For historical reasons, women tend to believe in astrology, chiromancy and other staff more than men. In almost every women's magazine one can find a column dedicated to horoscope about the best time and places to find love, to get a job, or to save money. Susan Miller is the most popular astrologers in the world. Her articles are by read by both ordinary people and celebrities.
Psychologists H.J. Eysenck and D.K.B. Nias define astrology as "The study that deals with the connections believed to exist between the positions of the planets at the moment of someone"s birth and that person"s character, development, profession, marriage and general life history."
In his book A history of Horoscopic Astrology, James H. Holden writes that astrology was invented by the Babylonians and practiced by "wise men" of the community. According to Holden, it was used to conduct exorcism and appease gods.
Today, astrology fans use it in quite different purposes. For example, to find out, whether they will find love, get promoted and so on.
Astrology is very popular nowadays. You can easily find your horoscope in any magazine, newspaper, or google it.
According to Dr. Gad Saad from Concordia University, astrology fails first and foremost because it cannot be tested.
Modern astrology rests heavily on something called the Barnum Effect, he says. It"s when people read a general statement or description that can slickly apply to their personal lives. Phrases like "You will soon experience happiness" could technically be in your horoscope, but could also apply to millions of people.
However, predictions like this appeal to humans because they show us patterns in the world. We are naturally pattern-seeking animals, Dr. Saad explains. The world is scary and complex, and anything that helps us deal with that is a welcome comfort — even if it isn"t scientific.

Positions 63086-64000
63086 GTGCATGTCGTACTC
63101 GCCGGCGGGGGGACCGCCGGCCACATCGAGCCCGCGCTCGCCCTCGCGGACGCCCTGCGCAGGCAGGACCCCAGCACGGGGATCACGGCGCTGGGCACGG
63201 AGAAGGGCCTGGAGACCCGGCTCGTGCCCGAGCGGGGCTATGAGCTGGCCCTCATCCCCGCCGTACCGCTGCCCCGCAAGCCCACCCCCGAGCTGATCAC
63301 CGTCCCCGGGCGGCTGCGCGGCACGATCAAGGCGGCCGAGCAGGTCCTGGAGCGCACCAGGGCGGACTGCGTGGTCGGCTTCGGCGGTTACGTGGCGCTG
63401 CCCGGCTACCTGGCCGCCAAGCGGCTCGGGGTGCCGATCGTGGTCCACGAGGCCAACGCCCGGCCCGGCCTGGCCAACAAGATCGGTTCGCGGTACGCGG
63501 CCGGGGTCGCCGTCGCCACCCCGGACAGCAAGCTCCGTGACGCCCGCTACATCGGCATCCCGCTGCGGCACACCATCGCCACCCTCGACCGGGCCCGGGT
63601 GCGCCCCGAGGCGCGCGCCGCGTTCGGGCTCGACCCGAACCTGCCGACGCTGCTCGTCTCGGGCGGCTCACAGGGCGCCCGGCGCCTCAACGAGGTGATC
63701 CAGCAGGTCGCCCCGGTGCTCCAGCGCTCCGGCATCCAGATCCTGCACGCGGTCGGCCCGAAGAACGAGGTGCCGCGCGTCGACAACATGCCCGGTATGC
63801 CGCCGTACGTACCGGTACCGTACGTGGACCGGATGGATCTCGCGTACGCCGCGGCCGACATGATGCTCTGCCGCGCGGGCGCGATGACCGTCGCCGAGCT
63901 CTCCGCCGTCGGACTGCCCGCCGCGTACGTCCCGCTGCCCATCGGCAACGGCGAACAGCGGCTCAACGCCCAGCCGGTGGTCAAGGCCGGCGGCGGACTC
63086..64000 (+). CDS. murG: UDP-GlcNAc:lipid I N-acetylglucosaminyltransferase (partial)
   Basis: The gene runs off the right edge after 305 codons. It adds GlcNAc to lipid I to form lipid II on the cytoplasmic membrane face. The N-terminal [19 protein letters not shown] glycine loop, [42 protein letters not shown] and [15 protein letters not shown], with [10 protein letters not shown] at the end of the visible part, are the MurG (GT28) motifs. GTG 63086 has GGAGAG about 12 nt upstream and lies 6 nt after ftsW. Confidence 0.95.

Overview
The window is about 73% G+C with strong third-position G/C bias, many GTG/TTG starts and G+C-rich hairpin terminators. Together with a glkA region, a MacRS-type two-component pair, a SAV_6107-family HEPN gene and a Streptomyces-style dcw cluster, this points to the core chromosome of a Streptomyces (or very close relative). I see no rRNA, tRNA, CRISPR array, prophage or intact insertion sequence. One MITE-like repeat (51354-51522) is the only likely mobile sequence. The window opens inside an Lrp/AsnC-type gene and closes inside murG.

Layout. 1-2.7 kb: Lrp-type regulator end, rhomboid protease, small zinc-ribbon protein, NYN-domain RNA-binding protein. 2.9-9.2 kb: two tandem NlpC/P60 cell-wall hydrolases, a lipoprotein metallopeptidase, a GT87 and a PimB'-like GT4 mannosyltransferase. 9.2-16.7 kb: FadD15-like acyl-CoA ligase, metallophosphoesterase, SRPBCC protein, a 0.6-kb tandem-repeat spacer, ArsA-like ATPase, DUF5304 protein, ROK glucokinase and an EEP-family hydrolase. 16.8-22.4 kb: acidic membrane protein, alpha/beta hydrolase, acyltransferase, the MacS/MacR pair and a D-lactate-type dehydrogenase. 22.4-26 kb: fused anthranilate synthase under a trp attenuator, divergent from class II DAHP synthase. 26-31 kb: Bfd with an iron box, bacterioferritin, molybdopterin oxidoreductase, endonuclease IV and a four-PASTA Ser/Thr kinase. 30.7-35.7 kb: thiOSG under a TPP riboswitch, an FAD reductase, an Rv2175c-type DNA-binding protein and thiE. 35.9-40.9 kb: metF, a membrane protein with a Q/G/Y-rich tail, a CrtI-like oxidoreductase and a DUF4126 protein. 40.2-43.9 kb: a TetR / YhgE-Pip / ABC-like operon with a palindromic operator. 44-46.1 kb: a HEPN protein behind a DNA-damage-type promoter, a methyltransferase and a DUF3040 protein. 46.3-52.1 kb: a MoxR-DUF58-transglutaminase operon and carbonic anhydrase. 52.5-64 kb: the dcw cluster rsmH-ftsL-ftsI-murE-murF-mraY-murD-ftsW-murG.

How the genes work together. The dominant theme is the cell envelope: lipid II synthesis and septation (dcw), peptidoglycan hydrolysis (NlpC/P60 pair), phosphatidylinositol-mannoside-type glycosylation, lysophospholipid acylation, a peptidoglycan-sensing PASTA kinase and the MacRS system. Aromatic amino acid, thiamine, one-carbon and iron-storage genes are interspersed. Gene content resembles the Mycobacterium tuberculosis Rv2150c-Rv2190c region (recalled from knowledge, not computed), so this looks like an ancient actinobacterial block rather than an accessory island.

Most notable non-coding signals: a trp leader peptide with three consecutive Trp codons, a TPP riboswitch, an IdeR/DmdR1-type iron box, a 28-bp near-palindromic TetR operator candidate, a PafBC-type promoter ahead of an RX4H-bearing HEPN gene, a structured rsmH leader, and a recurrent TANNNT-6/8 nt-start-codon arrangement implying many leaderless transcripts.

According to a 2009 Pew Research Center poll, about 25% Americans believe in astrology. Moreover, in four years this figure increased by 4%. So, if it has a universal effect on people, why women believe in it more than men? The answer is easy. It is scientifically proved that women tend to believe in unproven and mystical staff more than men. They also tend to be more religious.
Dr. Phil Zuckerman, an author and sociology professor at Pitzer College, writes in Psychology Today that since men tend to globally dominate roles associated with power and privilege, women accept the "psychological comfort and institutional support of religion."
The "locus of control" is a psychological notion defining how much energy one has to take control of what happens in his life. Some people with an external locus of control would believe they don"t have much control over what happens; they succumb to fate. But the others with an internal locus believe they control their own life events.
Blogger Nicole A. Murray writes, "By placing the horoscope section squarely in the Women"s Voices section of their site, [HuffPo] is reinforcing stereotypes that women are interested in pseudoscience and woo, not hard science and experiment; candles and palm reading instead of data and hard decision making."